Lymphokine-activated killer (LAK) cells were successfully generated in all cases from blood mononuclear cells obtained from six patients with lymphoma. The LAK cells from three of these patients and from five normal adult donors were tested for their effector abilities in antibody-dependent cellular cytotoxicity (ADCC) against guinea pig leukemic lymphocytes coated with various antiidiotype antibodies. Cells from all the donors behaved similarly. Mouse monoclonal antibodies of IgG1, IgG2a, and IgG2b isotypes invoked no ADCC. However, substantial ADCC was invoked by the chimeric antibody FabFc, in which Fab'gamma from mouse antiidiotype is thioether-bonded to human normal Fc gamma. Similar results were obtained on testing LAK cells from a normal donor against uncultured human lymphoma targets coated with native or chimeric antiidiotype. The ADCC invoked by the mouse-human chimeric antibodies appears to depend on the human Fc gamma they display and not on the univalency of the derivatives used. The findings imply that LAK technology could usefully augment serotherapy that uses antibody derivatives displaying human Fc gamma.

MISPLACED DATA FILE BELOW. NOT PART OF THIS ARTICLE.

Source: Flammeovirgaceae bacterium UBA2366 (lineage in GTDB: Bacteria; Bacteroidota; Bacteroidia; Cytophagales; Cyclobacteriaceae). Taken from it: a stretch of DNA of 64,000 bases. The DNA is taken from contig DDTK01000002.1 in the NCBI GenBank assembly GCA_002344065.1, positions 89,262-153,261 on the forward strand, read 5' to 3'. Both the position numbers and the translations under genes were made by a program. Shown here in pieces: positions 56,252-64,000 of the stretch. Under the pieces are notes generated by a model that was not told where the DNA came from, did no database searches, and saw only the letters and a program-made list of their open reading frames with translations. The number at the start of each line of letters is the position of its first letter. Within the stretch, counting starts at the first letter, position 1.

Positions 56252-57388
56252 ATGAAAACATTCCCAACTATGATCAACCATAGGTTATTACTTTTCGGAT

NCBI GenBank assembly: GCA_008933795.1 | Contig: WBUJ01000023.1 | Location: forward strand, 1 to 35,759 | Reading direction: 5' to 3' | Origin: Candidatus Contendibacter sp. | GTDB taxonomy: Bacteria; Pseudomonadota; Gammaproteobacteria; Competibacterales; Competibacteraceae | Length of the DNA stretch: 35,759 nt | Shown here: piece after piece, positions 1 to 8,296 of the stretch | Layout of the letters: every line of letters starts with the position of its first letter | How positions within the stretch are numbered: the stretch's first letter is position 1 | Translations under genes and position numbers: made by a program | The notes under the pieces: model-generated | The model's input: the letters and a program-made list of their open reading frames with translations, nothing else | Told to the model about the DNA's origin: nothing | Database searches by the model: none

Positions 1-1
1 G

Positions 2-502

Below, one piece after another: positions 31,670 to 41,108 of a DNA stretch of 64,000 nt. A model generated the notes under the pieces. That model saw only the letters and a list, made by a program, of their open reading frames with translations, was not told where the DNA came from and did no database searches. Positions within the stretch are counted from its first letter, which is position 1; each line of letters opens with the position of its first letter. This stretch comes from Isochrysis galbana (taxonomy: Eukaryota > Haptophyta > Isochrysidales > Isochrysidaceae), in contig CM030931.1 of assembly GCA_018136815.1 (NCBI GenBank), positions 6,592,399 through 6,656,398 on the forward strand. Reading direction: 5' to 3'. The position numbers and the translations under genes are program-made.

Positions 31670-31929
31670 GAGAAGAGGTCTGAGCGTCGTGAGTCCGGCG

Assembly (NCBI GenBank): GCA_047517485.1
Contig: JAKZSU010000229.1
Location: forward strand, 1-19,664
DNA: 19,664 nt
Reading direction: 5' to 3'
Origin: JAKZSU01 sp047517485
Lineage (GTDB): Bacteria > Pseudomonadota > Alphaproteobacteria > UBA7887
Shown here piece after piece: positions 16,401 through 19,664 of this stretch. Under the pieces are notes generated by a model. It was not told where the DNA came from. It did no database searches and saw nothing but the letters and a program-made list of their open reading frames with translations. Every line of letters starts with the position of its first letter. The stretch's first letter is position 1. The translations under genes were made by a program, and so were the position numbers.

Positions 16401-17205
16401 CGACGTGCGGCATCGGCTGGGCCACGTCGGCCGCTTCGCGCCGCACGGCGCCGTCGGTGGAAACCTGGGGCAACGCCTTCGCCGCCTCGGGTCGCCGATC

|Publication status||Published - Dec 1988|